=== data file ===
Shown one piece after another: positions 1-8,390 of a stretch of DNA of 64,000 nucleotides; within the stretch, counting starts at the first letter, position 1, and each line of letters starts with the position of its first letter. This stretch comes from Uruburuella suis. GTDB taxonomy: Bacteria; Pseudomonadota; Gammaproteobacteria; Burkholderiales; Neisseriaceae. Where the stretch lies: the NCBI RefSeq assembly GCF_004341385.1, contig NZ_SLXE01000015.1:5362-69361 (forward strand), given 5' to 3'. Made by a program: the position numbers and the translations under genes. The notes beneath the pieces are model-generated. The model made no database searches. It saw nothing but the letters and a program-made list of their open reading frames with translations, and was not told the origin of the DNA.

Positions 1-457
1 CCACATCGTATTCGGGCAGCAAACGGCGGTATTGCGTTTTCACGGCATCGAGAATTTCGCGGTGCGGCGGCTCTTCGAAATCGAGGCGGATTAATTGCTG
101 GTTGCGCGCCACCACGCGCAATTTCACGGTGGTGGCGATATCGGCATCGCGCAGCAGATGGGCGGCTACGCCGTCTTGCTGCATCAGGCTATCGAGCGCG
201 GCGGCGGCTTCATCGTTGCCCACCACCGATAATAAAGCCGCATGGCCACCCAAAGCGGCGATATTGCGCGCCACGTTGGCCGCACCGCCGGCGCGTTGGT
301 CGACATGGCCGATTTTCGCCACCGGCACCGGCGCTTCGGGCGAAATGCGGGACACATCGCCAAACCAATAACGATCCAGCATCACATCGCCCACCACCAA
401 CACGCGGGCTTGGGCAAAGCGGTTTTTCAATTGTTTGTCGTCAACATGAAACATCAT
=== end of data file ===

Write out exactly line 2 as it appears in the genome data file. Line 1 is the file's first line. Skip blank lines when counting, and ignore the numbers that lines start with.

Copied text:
Positions 1-457